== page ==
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In Memoriam

Aaron J. Shatkin, died on 06/04/2012.

Visitation will be held Thursday, June 7 from 4 to 7 p.m. at Memorial Funeral Home, 155 South Ave., Fanwood, NJ. A service will be held Friday, June 8, at 11 a.m. at the funeral home. Interment will follow at Hillside Cemetery in Scotch Plains. A memorial service honoring Aaron's life and career will be planned for July.

It is with great sadness that we inform you of the passing of Aaron J. Shatkin, PhD, founding director of the Center for Advanced Biotechnology and Medicine (CABM). Aaron was professor of Molecular Genetics, Microbiology and Immunology, and a member of The Cancer Institute of New Jersey at Robert Wood Johnson Medical School, and was University Professor of Molecular Biology at Rutgers University.

Aaron was an eminent scientist and prominent force in stimulating the growth of biomedical sciences research in New Jersey. As the founding director of CABM, he took the vision of the state’s great scientific minds at the Commission on Science and Technology and built New Jersey’s strongest academic research facility dedicated to virology, biophysical science, cell development and cancer biology. His own vision helped construct, from the ground up, both the building itself and the scientific teams it houses. At CABM, Aaron cultivated an environment of respect, open discourse on education and scientific training, and most importantly collaboration.

Aaron’s impact on Robert Wood Johnson Medical School and Rutgers University can be measured by the hundreds of medical students, graduate students and postdoctoral fellows who have graced the laboratories at CABM and moved on to successful careers. His innovation, intellect and candor attracted talented junior faculty, who, through his mentorship, and that of CABM’s senior investigators, have become internationally-recognized scientists in their own right. He aggressively recruited many of our school’s esteemed faculty, most of whom chose to join a young and growing Robert Wood Johnson Medical School and an established and expanding Rutgers life sciences community solely for the opportunity to work for and with him.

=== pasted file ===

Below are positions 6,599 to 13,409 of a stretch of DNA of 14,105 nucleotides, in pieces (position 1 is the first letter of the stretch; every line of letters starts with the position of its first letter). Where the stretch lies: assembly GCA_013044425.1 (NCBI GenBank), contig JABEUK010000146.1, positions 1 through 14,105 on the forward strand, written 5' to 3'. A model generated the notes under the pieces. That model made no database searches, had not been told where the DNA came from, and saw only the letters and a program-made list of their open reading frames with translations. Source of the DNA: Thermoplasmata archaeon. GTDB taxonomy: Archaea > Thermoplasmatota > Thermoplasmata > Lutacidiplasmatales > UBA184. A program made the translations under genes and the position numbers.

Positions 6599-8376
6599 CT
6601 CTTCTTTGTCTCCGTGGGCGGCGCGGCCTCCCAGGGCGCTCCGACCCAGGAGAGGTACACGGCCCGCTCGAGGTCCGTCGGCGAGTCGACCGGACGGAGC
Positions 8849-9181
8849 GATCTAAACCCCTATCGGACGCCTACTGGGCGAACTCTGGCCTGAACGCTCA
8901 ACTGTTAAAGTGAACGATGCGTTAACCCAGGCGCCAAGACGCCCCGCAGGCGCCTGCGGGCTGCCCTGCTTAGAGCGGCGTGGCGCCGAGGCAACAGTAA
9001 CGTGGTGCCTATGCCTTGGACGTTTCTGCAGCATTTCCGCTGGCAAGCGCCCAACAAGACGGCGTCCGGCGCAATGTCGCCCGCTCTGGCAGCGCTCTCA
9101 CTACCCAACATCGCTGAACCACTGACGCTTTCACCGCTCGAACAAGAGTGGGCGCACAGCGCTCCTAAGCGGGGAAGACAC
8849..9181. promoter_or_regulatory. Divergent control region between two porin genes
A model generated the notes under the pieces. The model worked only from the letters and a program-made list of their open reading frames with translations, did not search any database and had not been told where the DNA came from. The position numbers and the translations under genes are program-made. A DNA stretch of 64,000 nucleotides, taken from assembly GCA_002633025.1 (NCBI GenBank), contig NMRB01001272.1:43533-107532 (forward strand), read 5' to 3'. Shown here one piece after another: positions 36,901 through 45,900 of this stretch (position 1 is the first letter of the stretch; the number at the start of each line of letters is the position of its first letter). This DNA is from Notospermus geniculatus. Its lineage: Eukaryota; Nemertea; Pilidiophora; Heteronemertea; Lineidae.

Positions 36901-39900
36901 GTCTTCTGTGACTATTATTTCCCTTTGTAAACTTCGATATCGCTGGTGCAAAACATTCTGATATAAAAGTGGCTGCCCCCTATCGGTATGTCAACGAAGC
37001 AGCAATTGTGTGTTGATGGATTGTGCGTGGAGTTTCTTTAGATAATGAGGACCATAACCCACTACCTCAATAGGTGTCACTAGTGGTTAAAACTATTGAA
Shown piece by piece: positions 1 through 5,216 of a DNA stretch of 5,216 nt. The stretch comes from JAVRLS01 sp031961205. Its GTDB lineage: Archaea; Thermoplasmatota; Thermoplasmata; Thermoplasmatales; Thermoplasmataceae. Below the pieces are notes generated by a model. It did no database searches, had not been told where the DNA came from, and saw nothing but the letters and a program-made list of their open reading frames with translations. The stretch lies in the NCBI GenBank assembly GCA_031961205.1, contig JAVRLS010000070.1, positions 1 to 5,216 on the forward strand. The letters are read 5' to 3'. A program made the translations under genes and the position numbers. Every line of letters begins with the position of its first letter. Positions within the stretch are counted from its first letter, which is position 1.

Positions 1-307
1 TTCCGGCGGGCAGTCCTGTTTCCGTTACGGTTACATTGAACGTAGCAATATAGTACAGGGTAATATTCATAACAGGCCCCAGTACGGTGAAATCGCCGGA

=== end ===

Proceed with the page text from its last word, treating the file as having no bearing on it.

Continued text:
Aaron was mentored by a Nobel Laureate, proving his substance as a young, pragmatic investigator. He trained and worked at the nation’s most prestigious research facilities: the NIH, the Salk Institute, The Rockefeller University. His zeal for science led to the discovery of mRNA capping and other fundamental contributions to gene expression mechanisms in animal cells and viruses.

In addition to his scientific research contributions, Aaron served on numerous national and international scientific advisory boards. He was the founding Editor-in-Chief of the journal Molecular and Cellular Biology.

In honor of his scientific achievements, Aaron was recognized with the U.S. Steel Award in Molecular Biology from the National Academy of Sciences, the Thomas Alva Edison Science Award, the New Jersey Pride Award in Science and Technology, and the Association of American Medical Colleges 2003 Award for Distinguished Research in the Biomedical Sciences, as well as the Outstanding Medical Research Scientist Award for Basic Biomedical Research by the Edward J. Ill Excellence in Medicine Foundation. In 2008, he was named one of New Jersey’s Top 10 Scientists by New Jersey Business. His alma mater, Bowdoin College, granted him an Honorary Doctorate of Science in recognition of his work. Aaron was a member of the U.S. National Academy of Sciences and a fellow of the N.Y. Academy of Sciences, the American Academy of Microbiology, the American Academy of Arts and Sciences and the American Association for the Advancement of Science.

Despite his scientific achievements and uncompromising leadership, Aaron was humble in nature and exuded a humorous, fun spirit. This was evident at the school’s inaugural Scholarship Gala in 2011 where Aaron received the Honorary Alumni Award from the Robert Wood Johnson Alumni Association. His acceptance speech was the highlight of the evening, filled with warmth for his family, colleagues and students.

Aaron had a profound effect on the scientific community, as evidenced by his scientific breakthroughs and by those of his investigators. He championed funding support which has grown to nearly $20 million annually in 25 short years. Under his leadership, discoveries by CABM scientists have increased our understanding of many challenging diseases which are leading to new therapies for HIV/AIDS and other infectious diseases, childhood neurodegenerative disorders and cancer.

He was a passionate scientist, admired mentor, valued colleague and a caring friend. Aaron was predeceased by his wife, Joan, and is survived by his son, Greg, of San Francisco; brother, Leon Shatkin; and sisters, Frances Yarlas and Marla Shatkin-Margolis.

Please join us in expressing our sincerest sympathy to his family and colleagues. Aaron will be greatly missed.

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